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Mary Anne (Ream) Weyand
(1789-1871)

 

Mary Anne's fading grave, Wills St. Johns Evangelical Lutheran Church Cemetery

Mary Anne (Ream) Weyand was born on Dec. 8, 1789 in Ursina, Somerset County, PA, the daughter of John and Anna Rosina (Weitzel) Ream, and the stepdaughter of Catharine (Minerd) Ream. She was only two years of age when her mother died from the bite of a poisonous snake. She never learned to read or write.

In about 1814, when she would have been age 24, Mary Anne was united in matrimony with 25-year-old farmer Michael Weyand Sr. (April 4, 1789-1868), son of Jacob and Catherina (Schlichter) Weyand. Michael's father was an immigrant from the town of Freinsheim, Bad Dürkheim in the Rhineland-Palatinate section of Germany.

Neither Mary Anne nor Michael could read or write.

Over the years, the couple produced nine offspring, among them Catharine Frank, Sarah Coleman, Mary Rhoads, William Weyand, John Weyand, Joseph Weyand, Samuel Weyand and Michael Weyand Jr.

A daughter, whose identity is not yet known, succumbed at the age of 19.

 

Mary Anne, who could not write, signed
her name with an "X" on June 2, 1868

In 1850, the family lived near Somerset in Somerset Township, Somerset County. That year, Michael earned a living as a farmer, and his sons Michael as a carpenter and John as a laborer. Others in the household were 21-year-old Susan Coleman and 15-year-old William Fox, both marked as laborers. Their married daughter Catharine Frank and her family resided next door.

The Weyands were members of the Reformed Church. In 1839, Michael became an original member of the Wills St. Johns Evangelical Lutheran Church, five miles east of Somerset, and was one of two deacons at the outset.

When the census was taken in 1860, Mary Ann and Michael lived under the same roof and were near neighbors to their sons John and Joseph and their wives and families.

 

At the age of 79, Michael passed away on May 31, 1868. His remains were placed into repose in Wills St. Johns Evangelical Lutheran Church Cemetery in Somerset. [Find-a-Grave] Inscribed at the base of his upright grave marker was this epitaph:

...you  pass by ... so I have been,

As I am now so you must be.

 

Center of Somerset (the "Diamond") prior to the great fire of 1872

 

 

Michael's grave marker, Wills Church

His estate was quickly appraised and filed on Sept. 15, 1868. An inventory was made, and in addition to farming tools and household furniture, the Weyands' possessions included a German family Bible, old books, a looking glass and more. By law, Mary Anne received the right to administer the estate, but she renounced this in favor of "my two trusty sons Joseph & Michael." When much of her personal property was sold to generate funds to pay debts, she chose to retain some of the items including a bureau, big rocking chair, two pots, stand and dishes, two chairs, corn broom, bed clothes, dishes and carpets.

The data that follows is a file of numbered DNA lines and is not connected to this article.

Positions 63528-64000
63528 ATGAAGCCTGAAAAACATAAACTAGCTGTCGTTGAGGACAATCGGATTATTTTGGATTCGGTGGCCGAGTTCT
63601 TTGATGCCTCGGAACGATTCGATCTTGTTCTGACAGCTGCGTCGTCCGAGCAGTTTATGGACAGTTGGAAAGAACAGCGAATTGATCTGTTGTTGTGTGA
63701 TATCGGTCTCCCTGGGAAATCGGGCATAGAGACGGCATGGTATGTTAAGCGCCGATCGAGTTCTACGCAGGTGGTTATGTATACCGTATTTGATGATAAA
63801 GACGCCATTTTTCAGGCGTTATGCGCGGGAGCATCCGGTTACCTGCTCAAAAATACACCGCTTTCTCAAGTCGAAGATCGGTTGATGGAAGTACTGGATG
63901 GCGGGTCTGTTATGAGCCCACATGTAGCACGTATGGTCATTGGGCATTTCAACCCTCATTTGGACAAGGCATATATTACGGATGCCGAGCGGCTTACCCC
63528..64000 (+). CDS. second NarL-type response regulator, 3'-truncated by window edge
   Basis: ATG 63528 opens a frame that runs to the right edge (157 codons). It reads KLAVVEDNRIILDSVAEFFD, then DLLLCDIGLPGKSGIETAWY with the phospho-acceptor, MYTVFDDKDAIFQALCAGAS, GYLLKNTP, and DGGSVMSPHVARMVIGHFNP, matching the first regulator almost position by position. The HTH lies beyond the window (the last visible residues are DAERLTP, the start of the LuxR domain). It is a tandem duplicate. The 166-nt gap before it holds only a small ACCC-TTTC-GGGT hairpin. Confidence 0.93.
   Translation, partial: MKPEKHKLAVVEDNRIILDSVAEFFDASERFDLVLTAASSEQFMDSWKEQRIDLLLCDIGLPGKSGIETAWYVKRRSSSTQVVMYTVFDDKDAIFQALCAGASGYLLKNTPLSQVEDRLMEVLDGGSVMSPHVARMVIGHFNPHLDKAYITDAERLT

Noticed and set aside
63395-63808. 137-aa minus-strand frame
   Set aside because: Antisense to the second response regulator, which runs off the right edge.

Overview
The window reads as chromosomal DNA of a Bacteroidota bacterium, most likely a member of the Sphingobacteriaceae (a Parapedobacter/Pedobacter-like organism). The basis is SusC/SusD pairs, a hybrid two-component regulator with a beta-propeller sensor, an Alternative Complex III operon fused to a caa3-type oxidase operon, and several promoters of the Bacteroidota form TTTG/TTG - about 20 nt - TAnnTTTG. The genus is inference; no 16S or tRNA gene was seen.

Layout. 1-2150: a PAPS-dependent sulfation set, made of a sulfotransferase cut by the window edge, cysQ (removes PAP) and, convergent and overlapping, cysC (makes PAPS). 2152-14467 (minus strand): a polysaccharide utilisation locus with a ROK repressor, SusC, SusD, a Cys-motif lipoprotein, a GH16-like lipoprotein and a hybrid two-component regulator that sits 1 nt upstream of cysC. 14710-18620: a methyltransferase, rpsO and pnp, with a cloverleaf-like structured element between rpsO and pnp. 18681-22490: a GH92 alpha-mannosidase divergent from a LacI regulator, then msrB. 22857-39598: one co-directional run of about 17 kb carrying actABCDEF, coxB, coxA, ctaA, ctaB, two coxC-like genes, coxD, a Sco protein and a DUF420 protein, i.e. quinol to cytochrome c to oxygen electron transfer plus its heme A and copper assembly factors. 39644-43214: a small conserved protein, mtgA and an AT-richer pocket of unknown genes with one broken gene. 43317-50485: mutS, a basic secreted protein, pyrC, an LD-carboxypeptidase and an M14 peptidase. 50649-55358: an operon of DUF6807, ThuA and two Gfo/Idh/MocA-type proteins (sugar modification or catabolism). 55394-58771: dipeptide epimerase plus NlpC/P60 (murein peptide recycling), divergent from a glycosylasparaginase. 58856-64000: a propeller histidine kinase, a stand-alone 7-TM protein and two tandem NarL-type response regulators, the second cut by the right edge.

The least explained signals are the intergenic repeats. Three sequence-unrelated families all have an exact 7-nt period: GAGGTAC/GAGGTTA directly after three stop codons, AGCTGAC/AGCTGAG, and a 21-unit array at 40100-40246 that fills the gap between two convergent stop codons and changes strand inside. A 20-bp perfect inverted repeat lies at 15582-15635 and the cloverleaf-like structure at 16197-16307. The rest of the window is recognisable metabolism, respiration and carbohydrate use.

Among others, the following were paid by Michael's estate for services connected with the funeral and estate administration -- B. Woolly for the tombstone, Theodore Woy for clerking, Josiah Shafer for auctioneering, J. George Shaullis for making the coffin and Daniel Weyand for professional services.

When in 1870 the census again was made, Mary Anne was living on her son Michael's farm in Somerset Township, making her residence near sons John and Joseph.

Mary Anne is believed to have died on Aug. 9, 1871, at the age of about 81, with burial in the Wills Church Cemetery. Her passing is mentioned in Iva (Ream) Barkley's book Ream-Riehm. Her grave marker existed at one time and her name purportedly was inscribed as "Annie."

Michael and/or Mary Anne are mentioned in several profiles of their sons, including Isaiah Van Metre's 1904 book History of Black Hawk County, Iowa and Representative Citizens, and the 1916 volume by Jerome E. Blough, History of the Church of the Brethren of the Western District of Pennsylvania. Michael also is named in the 1884 book, History of Bedford Somerset and Fulton Counties, Pennsylvania.

 

Copyright 2002, 2009, 2012, 2014-2015, 2017, 2019 Mark A. Miner